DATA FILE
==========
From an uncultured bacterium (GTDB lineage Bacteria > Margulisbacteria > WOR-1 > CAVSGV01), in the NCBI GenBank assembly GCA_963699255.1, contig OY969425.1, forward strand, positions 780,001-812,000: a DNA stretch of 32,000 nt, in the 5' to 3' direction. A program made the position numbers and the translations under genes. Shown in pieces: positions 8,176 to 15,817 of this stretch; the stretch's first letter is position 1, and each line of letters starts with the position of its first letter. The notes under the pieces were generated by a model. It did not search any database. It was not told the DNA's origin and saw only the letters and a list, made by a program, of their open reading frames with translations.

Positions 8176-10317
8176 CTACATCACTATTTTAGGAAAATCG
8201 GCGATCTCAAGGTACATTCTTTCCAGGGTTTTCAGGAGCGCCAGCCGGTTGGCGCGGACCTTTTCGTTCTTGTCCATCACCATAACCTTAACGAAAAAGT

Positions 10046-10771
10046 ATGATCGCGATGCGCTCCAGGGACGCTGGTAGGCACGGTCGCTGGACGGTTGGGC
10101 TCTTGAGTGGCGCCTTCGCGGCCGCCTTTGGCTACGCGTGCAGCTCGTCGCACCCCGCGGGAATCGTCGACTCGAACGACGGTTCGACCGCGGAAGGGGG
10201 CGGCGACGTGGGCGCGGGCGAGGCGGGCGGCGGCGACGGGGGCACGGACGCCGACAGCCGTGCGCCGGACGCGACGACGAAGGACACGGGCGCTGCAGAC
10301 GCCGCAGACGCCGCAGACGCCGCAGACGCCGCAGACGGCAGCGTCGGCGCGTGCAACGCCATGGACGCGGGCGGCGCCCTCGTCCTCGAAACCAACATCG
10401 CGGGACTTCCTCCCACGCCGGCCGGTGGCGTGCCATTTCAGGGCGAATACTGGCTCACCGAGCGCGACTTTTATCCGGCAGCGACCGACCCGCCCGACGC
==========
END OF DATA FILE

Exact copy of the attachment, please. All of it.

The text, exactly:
From an uncultured bacterium (GTDB lineage Bacteria > Margulisbacteria > WOR-1 > CAVSGV01), in the NCBI GenBank assembly GCA_963699255.1, contig OY969425.1, forward strand, positions 780,001-812,000: a DNA stretch of 32,000 nt, in the 5' to 3' direction. A program made the position numbers and the translations under genes. Shown in pieces: positions 8,176 to 15,817 of this stretch; the stretch's first letter is position 1, and each line of letters starts with the position of its first letter. The notes under the pieces were generated by a model. It did not search any database. It was not told the DNA's origin and saw only the letters and a list, made by a program, of their open reading frames with translations.

Positions 8176-10317
8176 CTACATCACTATTTTAGGAAAATCG
8201 GCGATCTCAAGGTACATTCTTTCCAGGGTTTTCAGGAGCGCCAGCCGGTTGGCGCGGACCTTTTCGTTCTTGTCCATCACCATAACCTTAACGAAAAAGT

Positions 10046-10771
10046 ATGATCGCGATGCGCTCCAGGGACGCTGGTAGGCACGGTCGCTGGACGGTTGGGC
10101 TCTTGAGTGGCGCCTTCGCGGCCGCCTTTGGCTACGCGTGCAGCTCGTCGCACCCCGCGGGAATCGTCGACTCGAACGACGGTTCGACCGCGGAAGGGGG
10201 CGGCGACGTGGGCGCGGGCGAGGCGGGCGGCGGCGACGGGGGCACGGACGCCGACAGCCGTGCGCCGGACGCGACGACGAAGGACACGGGCGCTGCAGAC
10301 GCCGCAGACGCCGCAGACGCCGCAGACGCCGCAGACGGCAGCGTCGGCGCGTGCAACGCCATGGACGCGGGCGGCGCCCTCGTCCTCGAAACCAACATCG
10401 CGGGACTTCCTCCCACGCCGGCCGGTGGCGTGCCATTTCAGGGCGAATACTGGCTCACCGAGCGCGACTTTTATCCGGCAGCGACCGACCCGCCCGACGC